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What Do You Need to Prove Personal Injury in Texas?

In order to prove your personal injury claim, you will need proof that the other party’s negligence caused or contributed to your accident. Since Texas is a modified comparative negligence state, you can only file a personal injury case if you are no more than 50% responsible for your injuries. While you can still file a personal injury lawsuit if you bear some responsibility for the accident, your award amount will be reduced by the percentage you are deemed to be “at fault” for your own injuries.

What is the Statute of Limitations on Texas Personal Injury Lawsuits?

The statute of limitations in Texas on personal injury claims is typically two years from the date of cause of action, e.g. a truck accident that caused your injury. There are, however, exceptions to the rule, which is why it is important to check with an attorney while deciding to file a lawsuit.

Steps Involved in Filing a Personal Injury Lawsuit: FAQs

1. Who can file a personal injury lawsuit?

Before filing a personal injury lawsuit, check the following:

  • Did you suffer actual and real harm in Texas?
  • Did the other party’s negligence cause you harm?
  • Can you be compensated for the harm you’ve suffered?

Remember, anyone who is injured in the state of Texas due to another party’s negligence may be able to file a personal injury lawsuit. You do not have to have full citizenship in the United States or be a taxpayer to file a personal injury claim.

2. What is transferred intent in personal injury?

Transferred intent in a personal injury complaint is often used when a third party is caught up in a fight, accident, or attack. If person A means to hurt person B, say by throwing something at them, and person C happens to be passing by and is struck by the object, then person C may still have a valid personal injury claim under transferred intent. The fact that person C was not the intended victim is not relevant in holding person A accountable for the harm done.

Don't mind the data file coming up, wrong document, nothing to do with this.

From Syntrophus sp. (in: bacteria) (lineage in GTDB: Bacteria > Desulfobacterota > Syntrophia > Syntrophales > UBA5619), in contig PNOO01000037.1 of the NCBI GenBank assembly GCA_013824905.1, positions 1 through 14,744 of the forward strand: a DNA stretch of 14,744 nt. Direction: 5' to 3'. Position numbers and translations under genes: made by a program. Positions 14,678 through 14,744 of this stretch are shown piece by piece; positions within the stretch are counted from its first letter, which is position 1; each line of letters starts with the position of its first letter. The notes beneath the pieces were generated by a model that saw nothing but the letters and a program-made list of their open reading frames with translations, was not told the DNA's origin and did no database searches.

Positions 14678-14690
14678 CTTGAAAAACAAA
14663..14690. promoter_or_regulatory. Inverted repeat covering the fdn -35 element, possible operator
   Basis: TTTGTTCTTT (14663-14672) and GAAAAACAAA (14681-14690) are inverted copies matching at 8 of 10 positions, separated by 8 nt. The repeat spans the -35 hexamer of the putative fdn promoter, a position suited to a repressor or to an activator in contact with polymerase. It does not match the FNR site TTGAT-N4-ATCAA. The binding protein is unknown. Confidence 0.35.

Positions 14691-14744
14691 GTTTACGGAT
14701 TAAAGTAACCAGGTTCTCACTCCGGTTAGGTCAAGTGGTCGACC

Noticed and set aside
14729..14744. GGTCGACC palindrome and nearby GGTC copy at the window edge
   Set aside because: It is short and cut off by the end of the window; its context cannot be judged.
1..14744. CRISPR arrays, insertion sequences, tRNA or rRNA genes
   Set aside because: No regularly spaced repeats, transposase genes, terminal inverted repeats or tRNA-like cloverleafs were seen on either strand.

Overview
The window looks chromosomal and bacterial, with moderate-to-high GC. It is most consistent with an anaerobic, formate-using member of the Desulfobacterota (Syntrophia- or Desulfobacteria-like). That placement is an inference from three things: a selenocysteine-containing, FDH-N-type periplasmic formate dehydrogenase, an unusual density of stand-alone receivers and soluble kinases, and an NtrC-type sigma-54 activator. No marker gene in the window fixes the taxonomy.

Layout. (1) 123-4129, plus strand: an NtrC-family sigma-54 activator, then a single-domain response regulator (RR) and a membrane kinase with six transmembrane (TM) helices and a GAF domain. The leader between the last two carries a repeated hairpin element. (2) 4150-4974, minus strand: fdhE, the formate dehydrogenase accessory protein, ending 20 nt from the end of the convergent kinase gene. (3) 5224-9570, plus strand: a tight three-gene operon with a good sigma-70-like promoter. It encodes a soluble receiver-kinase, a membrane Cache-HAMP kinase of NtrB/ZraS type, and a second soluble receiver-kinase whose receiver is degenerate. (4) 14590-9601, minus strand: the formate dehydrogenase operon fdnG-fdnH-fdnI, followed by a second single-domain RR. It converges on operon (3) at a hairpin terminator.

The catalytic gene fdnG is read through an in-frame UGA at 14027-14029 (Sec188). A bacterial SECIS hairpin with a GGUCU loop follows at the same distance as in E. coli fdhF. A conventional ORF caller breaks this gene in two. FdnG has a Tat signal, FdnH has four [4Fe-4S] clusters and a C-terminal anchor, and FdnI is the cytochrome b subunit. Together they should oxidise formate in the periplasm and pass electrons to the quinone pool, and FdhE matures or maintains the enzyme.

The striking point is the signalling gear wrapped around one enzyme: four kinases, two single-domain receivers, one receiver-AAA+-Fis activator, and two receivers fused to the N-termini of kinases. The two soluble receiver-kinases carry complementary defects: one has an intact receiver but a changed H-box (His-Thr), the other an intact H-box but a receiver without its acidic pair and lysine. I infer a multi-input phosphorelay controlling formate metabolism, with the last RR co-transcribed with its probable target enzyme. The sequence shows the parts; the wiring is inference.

3. Can my attorney use character evidence to show that the negligent party caused the injury?

Under Rule 404 of the Texas Rules of Evidence, an attorney typically cannot use character evidence to show that the negligent party acted in accordance with an existing trait. For instance, if a person regularly drives recklessly, a plaintiff may not be allowed to argue that they might have acted similarly on the day of an accident. There are several exceptions to this rule, however.

4. The person who injured me offered to pay for my medical bills. Can I use this as evidence that they were responsible for my injury?

Offering to pay for someone’s medical expenses is not direct proof of liability for their injury. When in doubt, check with a Texas personal injury law firm to understand what kinds of statements may be admissible to prove liability.

5. What percentage of personal injury cases go to trial?

Across the country, only about 4 – 6 % of injury cases go to trial, which means 95% of injury lawsuits are settled before they can go to trial. In other words, one in 20 cases is resolved in a courtroom. Factors like the quality of evidence, the severity of injuries, and the degree of fault assigned to the defendant may determine whether a personal injury case is likely to be settled out of court.

6. Are personal injury lawsuit settlements taxable?

Texas does not have state income tax, and does not tax personal injury lawsuit settlements. However, certain tort settlements such as for breach of contract may be taxable by the IRS. Understanding how your personal injury lawsuit settlement amount may be subject to state and federal taxation is another one of the benefits of hiring a personal injury lawyer to handle your case.

7. How long does a personal injury lawsuit take to settle?

Texas civil litigation can be a matter of months or years, depending on the amount of evidence admissible, the background and severity of the injury, and the number of parties involved.

8. How long can a personal injury lawsuit last?

In Texas, the statute of limitations for filing a personal injury lawsuit is two years. Once filed, your personal injury lawsuit remains active until a settlement takes place or a judgment is issued. The amount of time it takes to resolve a personal injury lawsuit varies: Some cases take months, others may take years depending on how cooperative the other side is and the complexity of the case.

9. What are the special damages in a personal injury lawsuit?

Special damages, or economic damages, are a kind of compensatory payment for out-of-pocket expenses due to an injury. Examples include past medical bills, future medical expenses related to your injury, current loss of income, predicted future loss of income, disability costs, and wrongful death expenses such as funeral and burial costs, and more.

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Hiring a personal injury lawyer you can trust is the most important step in a personal injury lawsuit. Our attorneys at DFW Injury Lawyers are experienced advocates ready to fight for your rights and maximize your compensation when you’ve been injured. For a free consultation, contact us today.

Article Sources

  1. Texas Rules of Evidence
  2. Texas Rules of Civil Procedure
  3. What Percentage of Lawsuits Settle Before Trial?